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The BLOGFlume—Oh Danny Boy

What happens when an NFL owner makes a hostile takeover of a regional theme park chain?

By Russell Meyer
Posted via 68.106.101.60 on August 21, 2005 at 9:20 PM (MST)
Statements below are the work of their authors and not necessarily the opinion of Theme Park Insider.

Redskins Owner’s Pipe Dreams
Washington Post 8/19/05
Washington Post 8/20/05

I don’t know if business news is just slow, but the Washington Post has recently written a series of stories about Daniel Snyder seeking to take control of Six Flags. For those of us in the Washington, DC area, Snyder is an infamous character, more likely to gum up and run a corporation into the ground than bring it into prominence. This makes the first Washington Post article all the more funny: “Snyder Sees Six Flags Flying High as an Empire Similar to Disney.” It does seem likely that the Six Flags will soon see a major change at the top, but I certainly don’t see using the words “Disney” and “Six Flags” in the same sentence when talking about the best theme parks in the world. Daniel Snyder has done quite a bit with his investment into the Washington Redskins, and the value of the team has risen since his $600 million purchase of the team. However, a lot of the increased value of the team has come at the expense of fan loyalty. Snyder’s desire to create more and more wealth has created a fan experience that has more hoops than an incredible dog challenge obstacle course. Since Snyder has purchased the team, fans have paid more for tickets to a stadium that I affectionately call the erector set (it was built in the span of one year) that has very little charm or architectural style. Not only that, but in the drive to make more money, Snyder has increased the stadium’s capacity by adding seats that have view about as good as watching a Red Sox game from inside the green monster. Add to that the absurd parking fees, Snyder’s attempt to keep fans from walking to the games from anywhere outside the stadium parking lots, and a team that has seen more personnel changes than the 1990’s New York Yankees; and you have the recipe for fan malcontent.

Does this mean that Snyder will ruin Six Flags?

Probably not, but his track record in the NFL does not indicate that success rides on Danny’s coattails. However, Snyder is going into this hostile takeover with some heavy hitters at his side. Mark Shapiro, former ESPN executive, and Bill Gates are likely to assist Snyder at taking over the company. Despite the corporate “poison pills” that stand in his way, with Gates and Shapiro, Snyder will likely not have too much trouble clearing the hurdles. With a lot of money, and friends like Bill Gates, Snyder should be able to absorb and defer most of the Six Flags debt, leaving the company wide open for the taking. Once Snyder has completed the transaction, likely after a lengthy court battle, Six Flags will be his. Now what will he do with it?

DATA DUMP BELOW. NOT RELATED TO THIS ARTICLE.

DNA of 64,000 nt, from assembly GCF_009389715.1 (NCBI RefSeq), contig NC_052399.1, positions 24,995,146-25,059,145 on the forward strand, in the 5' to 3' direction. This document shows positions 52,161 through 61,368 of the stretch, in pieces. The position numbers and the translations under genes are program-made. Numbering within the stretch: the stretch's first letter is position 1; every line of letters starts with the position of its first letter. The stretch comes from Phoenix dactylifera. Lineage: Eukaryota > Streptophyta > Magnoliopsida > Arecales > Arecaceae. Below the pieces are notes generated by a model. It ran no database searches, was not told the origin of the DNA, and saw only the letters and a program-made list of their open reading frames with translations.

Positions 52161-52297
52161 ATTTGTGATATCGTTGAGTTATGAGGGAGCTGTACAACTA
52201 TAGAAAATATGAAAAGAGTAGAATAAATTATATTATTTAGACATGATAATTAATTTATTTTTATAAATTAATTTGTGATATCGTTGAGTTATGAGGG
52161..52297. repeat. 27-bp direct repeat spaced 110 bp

Six Flags has finally reached a point where it is no longer treading water, and is actually making a profit. However, the parks are far from what a theme park connoisseur would call great. Poorly trained employees, poor security, lack of consistent and detailed theming, and overall poor management has riddled the chain for years. Can one guy really make that much of a difference? If Daniel Snyder is willing to whittle the chain down to a few major parks (8-10) in the biggest markets, the profit from the sales of the smaller parks could be used to improve the remaining parks. The smaller parks have caused a huge burden on the chain with operational costs that are barely outpaced by returns. Also, since the chain is not able to add new attractions to the smaller parks every year or two, the parks lose the public’s interest. Six Flags has made a concerted effort recently to try to add attractions to every park, but many of the additions have been minor, and mostly limited to Tornado waterslides or small flat rides. With 30 parks around the world, it’s difficult to make everyone happy, and as the most successful park chains have demonstrated, if it’s worth the money, people will travel to the ends of the earth to experience a good time. Therefore, if Snyder wants to succeed, he needs to trim the fat, something he has not been able to do as an NFL owner, with a payroll that more resembles a bulging offensive lineman than a lean speedy defensive back. Sadly, the Six Flags Kentucky Kingdoms of the world would need to be sold, so that the focus could be placed in the major markets.